Nothing is more precious on this planet than water. It’s the one necessary ingredient to produce life as we know it.
Unfortunately, most people use water every day without thinking twice about it. Where does it come from? How much do we have left? Is it safe to drink?
This is where R&R Partners, the National Rural Water Association (NRWA) and its state affiliates come in. On January 14 and 15, 2016, R&R worked with NRWA and its state affiliates to sponsor their annual water conference in Miami, Florida. The conference brought together like-minded individuals whose public health goals include water storage, safety and conservation.
So what exactly is NRWA and what does it do? NRWA and its members provide safe drinking water to thousands of communities across the country and help to protect America’s water resources. Together, they provide training and technical assistance to roughly 31,000 small and rural water and wastewater systems. In fact, NRWA comprises the largest utility membership organization in the U.S. It believes in empowering local groups through training and education so that they are able to safely manage any water issue that comes their way.
Water issues are all too familiar to R&R Partners. Based in the drought-prone West, R&R first began working on water conservation efforts with the Southern Nevada Water Authority more than 20 years ago. Back then, residents in Nevada and across the West had many misconceptions on who was using water and how it could be saved. For example, most thought that huge hotels and golf courses were the biggest water consumers. The truth was, and still is, that the largest single user-group was homeowners. The vast majority of that usage is outside, keeping trees, shrubs − mostly lawns − alive in the West’s arid desert climate.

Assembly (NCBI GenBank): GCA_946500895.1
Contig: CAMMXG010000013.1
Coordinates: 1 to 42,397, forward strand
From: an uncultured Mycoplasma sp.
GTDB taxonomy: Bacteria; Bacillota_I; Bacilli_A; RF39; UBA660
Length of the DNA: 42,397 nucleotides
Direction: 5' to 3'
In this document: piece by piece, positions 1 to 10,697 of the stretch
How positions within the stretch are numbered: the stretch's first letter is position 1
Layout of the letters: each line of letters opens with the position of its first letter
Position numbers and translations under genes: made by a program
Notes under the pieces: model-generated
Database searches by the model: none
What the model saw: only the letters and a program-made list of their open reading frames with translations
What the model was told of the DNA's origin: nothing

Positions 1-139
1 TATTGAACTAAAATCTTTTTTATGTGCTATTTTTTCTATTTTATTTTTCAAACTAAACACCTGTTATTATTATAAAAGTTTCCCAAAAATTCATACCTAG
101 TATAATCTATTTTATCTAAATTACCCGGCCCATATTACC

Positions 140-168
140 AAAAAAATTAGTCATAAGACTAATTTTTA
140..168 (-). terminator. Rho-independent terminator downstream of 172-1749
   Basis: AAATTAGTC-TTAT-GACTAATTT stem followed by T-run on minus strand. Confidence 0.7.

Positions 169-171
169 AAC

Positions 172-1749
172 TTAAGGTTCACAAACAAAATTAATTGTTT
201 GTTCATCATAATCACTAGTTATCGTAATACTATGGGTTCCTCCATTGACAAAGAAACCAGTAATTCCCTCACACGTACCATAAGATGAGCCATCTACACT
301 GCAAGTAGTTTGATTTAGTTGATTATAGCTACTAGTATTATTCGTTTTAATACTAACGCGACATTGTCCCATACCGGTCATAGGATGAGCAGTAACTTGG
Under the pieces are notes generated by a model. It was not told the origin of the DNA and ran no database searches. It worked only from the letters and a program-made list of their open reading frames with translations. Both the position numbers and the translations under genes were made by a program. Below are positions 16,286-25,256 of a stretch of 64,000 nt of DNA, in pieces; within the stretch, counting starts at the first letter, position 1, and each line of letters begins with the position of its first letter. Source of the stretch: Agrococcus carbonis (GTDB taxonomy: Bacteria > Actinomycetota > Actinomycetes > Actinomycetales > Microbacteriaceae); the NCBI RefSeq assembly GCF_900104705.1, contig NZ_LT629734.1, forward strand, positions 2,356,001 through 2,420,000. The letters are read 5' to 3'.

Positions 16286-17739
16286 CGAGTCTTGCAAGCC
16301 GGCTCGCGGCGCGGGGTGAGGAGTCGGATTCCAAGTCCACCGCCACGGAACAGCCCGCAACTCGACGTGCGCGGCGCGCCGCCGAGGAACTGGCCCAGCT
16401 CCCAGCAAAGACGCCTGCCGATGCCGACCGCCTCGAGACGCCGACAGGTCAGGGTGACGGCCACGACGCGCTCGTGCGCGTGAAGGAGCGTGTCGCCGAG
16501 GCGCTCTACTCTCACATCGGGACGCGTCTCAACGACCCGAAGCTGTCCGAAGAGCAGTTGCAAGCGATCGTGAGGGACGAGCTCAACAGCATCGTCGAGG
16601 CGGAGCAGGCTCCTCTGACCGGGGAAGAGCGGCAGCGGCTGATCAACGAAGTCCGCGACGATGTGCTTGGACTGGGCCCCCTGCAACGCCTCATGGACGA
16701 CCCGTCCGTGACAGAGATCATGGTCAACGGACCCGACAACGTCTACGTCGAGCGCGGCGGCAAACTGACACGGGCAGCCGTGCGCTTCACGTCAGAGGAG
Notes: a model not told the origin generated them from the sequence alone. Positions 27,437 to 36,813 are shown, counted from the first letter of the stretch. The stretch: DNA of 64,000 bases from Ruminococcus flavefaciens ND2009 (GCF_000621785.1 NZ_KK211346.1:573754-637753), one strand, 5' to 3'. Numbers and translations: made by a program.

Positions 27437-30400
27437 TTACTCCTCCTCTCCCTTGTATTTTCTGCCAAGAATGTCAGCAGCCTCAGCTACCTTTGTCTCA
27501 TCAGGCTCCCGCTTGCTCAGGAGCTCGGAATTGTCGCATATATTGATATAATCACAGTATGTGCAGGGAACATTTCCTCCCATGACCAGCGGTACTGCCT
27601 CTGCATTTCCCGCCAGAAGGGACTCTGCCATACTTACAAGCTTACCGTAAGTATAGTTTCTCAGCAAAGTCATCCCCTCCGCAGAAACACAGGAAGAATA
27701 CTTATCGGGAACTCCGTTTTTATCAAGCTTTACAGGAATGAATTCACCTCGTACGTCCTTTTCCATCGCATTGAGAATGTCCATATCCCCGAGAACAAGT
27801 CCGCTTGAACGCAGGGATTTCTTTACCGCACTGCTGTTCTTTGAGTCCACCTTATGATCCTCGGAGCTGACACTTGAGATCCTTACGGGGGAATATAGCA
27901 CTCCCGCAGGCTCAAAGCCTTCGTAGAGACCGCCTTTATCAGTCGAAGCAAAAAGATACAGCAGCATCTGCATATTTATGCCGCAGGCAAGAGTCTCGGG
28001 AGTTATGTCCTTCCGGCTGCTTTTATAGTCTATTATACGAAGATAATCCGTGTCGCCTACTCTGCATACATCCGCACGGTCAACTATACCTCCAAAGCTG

Over the years, R&R worked to educate the public on water conservation. Developing smart and sexy campaigns, we have saved billions of gallons of water every year with virtually no effect on the lives of the homeowners and business owners who conserve. Ordinary people continuing to do ordinary things, saving water, one gallon at a time. Today, the citizens of Southern Nevada are saving more than 42.5 million gallons of water every day. We have reduced our consumption of water from 248 gallons per capita per day (GPCD) in 2008 to 118 GPCD in 2014. We are saving water at a rate five times greater than the rate of our population growth.
Even with the good work done by R&R in Nevada, there is much more work to be done nationwide. Drought remains a top concern among many citizens, especially those who live in the West. In fact, a Colorado College Conservation in the West poll released last month revealed that this issue remains a top concern. In addition, scientists have predicted that the ongoing drought in the West will worsen in the coming decades. That is why it is more important than ever for R&R to continue working alongside important water groups like NRWA.